---- — In October 2012, at a dinner with friends, I found myself sitting next to woman who’d grown up in Russia. Finding out I was a reporter, she demanded to know why Indiana Republicans had months earlier cast aside longtime U.S. Sen. Richard Lugar.
She couldn’t understand why Lugar’s decades of reaching across the aisle had led to his vilification by the tea party in the Republican primary, ending his long political career.
“He saved my life,” she said, and the lives of millions of others.
Growing up as the Soviet Union collapsed, her childhood fears were the stuff of nightmares. The forces protecting chemical and nuclear weapons were disintegrating into chaos and corruption, and she feared every day could be her last.
That conversation came back to me last week as I listened to Lugar and his longtime Democratic ally in disarmament, former U.S. Sen. Sam Nunn, expound on the virtues of compromise.
Lugar, 81, and Nunn, 75, were guests of the University of Indianapolis at a public event titled “Diplomacy in a Dangerous World.” Moderator Steve Inskeep of National Public Radio deftly guided them through a recounting of the origins of the Nunn-Lugar Cooperative Threat Reduction Program.
Created in the early 1990s, that program has been credited with eliminating 10,000 weapons of mass destruction — including 7,600 nuclear warheads — before the disarmament agreement with Russia expired last year.
Lugar and Nunn spoke of a chilling conversation they once had with Russian officials they’d come to know. As the Cold War was ending, those officials told the senators, “You Americans must know that the security is breaking down around the nuclear weapons pointed at you.”
Lugar remembered asking, “What do you want?”
The response: “We’re going to need a lot of money.”
It was a hard sell for the men to make to their colleagues in Congress: Give aid to a longtime enemy who’d amassed enough weaponry to destroy the world several times over.
But, as Lugar and Nunn explained, their bipartisan pitch was self-survival. Billions of dollars for disarmament wasn’t a gift in foreign aid, it was critical for the security of the United States.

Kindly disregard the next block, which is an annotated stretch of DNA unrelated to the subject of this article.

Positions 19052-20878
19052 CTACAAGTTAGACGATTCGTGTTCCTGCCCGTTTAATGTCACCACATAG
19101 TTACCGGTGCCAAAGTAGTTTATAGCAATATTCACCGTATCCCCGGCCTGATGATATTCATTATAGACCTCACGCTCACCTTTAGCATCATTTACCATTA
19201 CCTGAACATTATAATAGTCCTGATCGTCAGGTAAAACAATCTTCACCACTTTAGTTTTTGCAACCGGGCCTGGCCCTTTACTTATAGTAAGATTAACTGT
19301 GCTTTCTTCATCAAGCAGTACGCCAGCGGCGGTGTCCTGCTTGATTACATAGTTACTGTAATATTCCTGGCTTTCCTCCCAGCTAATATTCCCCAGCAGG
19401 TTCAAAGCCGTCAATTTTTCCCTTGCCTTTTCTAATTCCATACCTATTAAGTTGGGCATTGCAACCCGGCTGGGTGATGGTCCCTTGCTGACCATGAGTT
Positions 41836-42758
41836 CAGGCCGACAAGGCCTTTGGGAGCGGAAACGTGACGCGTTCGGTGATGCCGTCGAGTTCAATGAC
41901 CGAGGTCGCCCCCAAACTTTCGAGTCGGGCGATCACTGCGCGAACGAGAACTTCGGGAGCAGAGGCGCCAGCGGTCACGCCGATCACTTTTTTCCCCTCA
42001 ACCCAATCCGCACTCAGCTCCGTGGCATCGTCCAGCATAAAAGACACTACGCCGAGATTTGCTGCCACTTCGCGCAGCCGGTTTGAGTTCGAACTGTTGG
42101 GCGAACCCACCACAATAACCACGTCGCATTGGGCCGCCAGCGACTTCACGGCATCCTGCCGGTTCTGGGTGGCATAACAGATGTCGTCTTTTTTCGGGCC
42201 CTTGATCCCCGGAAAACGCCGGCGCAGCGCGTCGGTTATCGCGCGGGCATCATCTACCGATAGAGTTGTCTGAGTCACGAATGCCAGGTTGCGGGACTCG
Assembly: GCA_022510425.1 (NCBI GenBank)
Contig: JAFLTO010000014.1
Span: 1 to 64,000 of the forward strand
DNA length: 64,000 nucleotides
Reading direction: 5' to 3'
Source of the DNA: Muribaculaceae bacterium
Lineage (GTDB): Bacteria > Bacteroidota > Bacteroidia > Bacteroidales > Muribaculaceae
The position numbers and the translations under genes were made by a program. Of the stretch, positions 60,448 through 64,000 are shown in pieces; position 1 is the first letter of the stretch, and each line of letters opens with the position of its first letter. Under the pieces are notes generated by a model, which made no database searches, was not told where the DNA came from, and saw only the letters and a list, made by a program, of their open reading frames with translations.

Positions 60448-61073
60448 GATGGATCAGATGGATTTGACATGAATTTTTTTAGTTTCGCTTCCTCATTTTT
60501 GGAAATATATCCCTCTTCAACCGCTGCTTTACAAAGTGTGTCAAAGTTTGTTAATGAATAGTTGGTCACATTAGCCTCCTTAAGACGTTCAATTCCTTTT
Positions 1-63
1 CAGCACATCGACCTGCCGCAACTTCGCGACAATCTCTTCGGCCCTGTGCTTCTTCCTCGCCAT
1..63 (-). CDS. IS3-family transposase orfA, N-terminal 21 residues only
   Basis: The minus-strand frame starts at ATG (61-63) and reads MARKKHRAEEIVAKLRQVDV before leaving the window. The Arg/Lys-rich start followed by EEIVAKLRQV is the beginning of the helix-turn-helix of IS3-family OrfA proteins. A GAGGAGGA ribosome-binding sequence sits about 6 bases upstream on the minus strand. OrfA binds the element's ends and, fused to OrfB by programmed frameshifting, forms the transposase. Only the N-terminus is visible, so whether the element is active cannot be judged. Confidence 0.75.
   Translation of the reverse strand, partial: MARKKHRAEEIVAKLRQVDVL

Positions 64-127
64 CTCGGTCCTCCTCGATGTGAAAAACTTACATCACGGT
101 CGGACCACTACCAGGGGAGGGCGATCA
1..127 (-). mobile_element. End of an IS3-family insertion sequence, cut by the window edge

The men also talked of the origins of their friendship. It was Nunn, long fearful of how close the world’s superpowers were coming to mutual destruction, who reached out to Lugar.
The Georgia Democrat needed the Indiana Republican to convince President George H.W. Bush and Senate Republicans of the wisdom of his plan. In the final two days of the 1991 session of Congress, Nunn and Lugar succeeded in squeezing into the federal budget the first $400 million appropriation for the disarmament program.
In the bitter primary of 2012, members of Lugar’s own party pilloried him for being a champion of compromise. His longtime unwillingness to embrace partisan ideology likely cost him the election.
But it didn’t cost him his legacy. The Nunn-Lugar program that provided money and expertise to disarm chemical and nuclear weapons in the former Soviet Union has since been expanded.
It has provided the umbrella under which chemical weapons in Libya were destroyed, equipment and expertise to neutralize the chemical weaponry of Syria, and the money to secure biological agents in laboratories in Asia and Africa.
I thought of my dinner companion as Lugar and Nunn voiced their worries about new threats of mass destruction that face the world. And the critical need for the world’s leaders — those in Congress included — is not to be blinded by ideology to their obligation to humanity.
“We’re in a race,” said Lugar, “between cooperation and catastrophe.”
Maureen Hayden covers the Statehouse for CNHI newspapers in Indiana, including the Kokomo Tribune. She can be reached at email@example.com. Follow her on Twitter @MaureenHayden.